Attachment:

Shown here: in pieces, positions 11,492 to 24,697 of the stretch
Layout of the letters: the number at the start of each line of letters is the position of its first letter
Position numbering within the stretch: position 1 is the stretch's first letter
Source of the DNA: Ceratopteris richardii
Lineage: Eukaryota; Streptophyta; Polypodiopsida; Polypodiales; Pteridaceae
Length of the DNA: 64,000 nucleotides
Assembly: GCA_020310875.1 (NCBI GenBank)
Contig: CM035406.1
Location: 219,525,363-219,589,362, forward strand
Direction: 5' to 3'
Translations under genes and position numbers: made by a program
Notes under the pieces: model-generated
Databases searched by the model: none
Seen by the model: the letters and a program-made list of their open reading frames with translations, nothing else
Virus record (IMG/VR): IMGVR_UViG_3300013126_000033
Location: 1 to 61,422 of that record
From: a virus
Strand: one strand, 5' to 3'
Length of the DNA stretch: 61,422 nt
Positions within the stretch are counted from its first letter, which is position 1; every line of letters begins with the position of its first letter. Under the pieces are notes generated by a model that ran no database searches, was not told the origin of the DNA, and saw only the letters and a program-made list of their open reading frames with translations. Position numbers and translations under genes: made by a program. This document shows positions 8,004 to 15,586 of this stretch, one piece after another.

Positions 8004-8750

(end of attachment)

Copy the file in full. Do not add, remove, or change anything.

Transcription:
Shown here: in pieces, positions 11,492 to 24,697 of the stretch
Layout of the letters: the number at the start of each line of letters is the position of its first letter
Position numbering within the stretch: position 1 is the stretch's first letter
Source of the DNA: Ceratopteris richardii
Lineage: Eukaryota; Streptophyta; Polypodiopsida; Polypodiales; Pteridaceae
Length of the DNA: 64,000 nucleotides
Assembly: GCA_020310875.1 (NCBI GenBank)
Contig: CM035406.1
Location: 219,525,363-219,589,362, forward strand
Direction: 5' to 3'
Translations under genes and position numbers: made by a program
Notes under the pieces: model-generated
Databases searched by the model: none
Seen by the model: the letters and a program-made list of their open reading frames with translations, nothing else
Virus record (IMG/VR): IMGVR_UViG_3300013126_000033
Location: 1 to 61,422 of that record
From: a virus
Strand: one strand, 5' to 3'
Length of the DNA stretch: 61,422 nt
Positions within the stretch are counted from its first letter, which is position 1; every line of letters begins with the position of its first letter. Under the pieces are notes generated by a model that ran no database searches, was not told the origin of the DNA, and saw only the letters and a program-made list of their open reading frames with translations. Position numbers and translations under genes: made by a program. This document shows positions 8,004 to 15,586 of this stretch, one piece after another.

Positions 8004-8750